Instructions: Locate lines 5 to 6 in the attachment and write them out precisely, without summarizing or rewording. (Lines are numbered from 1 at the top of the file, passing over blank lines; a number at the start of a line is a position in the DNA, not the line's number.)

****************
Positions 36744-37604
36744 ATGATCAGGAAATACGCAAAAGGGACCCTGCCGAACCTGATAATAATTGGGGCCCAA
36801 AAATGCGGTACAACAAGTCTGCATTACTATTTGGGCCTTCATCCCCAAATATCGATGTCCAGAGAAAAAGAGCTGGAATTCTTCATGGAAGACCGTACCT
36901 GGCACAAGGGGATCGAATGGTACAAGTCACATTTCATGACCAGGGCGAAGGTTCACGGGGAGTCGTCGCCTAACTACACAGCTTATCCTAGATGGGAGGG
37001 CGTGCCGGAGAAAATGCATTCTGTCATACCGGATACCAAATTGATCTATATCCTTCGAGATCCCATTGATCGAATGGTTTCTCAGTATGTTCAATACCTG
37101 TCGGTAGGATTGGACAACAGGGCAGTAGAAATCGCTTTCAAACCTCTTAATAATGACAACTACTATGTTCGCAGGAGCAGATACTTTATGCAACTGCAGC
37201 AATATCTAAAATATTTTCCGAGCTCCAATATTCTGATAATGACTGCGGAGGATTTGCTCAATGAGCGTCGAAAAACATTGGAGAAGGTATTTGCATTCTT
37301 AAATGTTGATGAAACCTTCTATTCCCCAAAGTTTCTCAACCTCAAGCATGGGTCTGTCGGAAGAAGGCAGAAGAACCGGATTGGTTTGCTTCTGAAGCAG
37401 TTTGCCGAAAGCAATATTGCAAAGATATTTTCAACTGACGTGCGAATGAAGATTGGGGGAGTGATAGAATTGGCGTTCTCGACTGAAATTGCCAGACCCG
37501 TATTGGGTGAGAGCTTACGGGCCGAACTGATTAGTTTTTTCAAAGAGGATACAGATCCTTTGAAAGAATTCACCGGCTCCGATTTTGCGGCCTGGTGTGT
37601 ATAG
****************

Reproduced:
37001 CGTGCCGGAGAAAATGCATTCTGTCATACCGGATACCAAATTGATCTATATCCTTCGAGATCCCATTGATCGAATGGTTTCTCAGTATGTTCAATACCTG
37101 TCGGTAGGATTGGACAACAGGGCAGTAGAAATCGCTTTCAAACCTCTTAATAATGACAACTACTATGTTCGCAGGAGCAGATACTTTATGCAACTGCAGC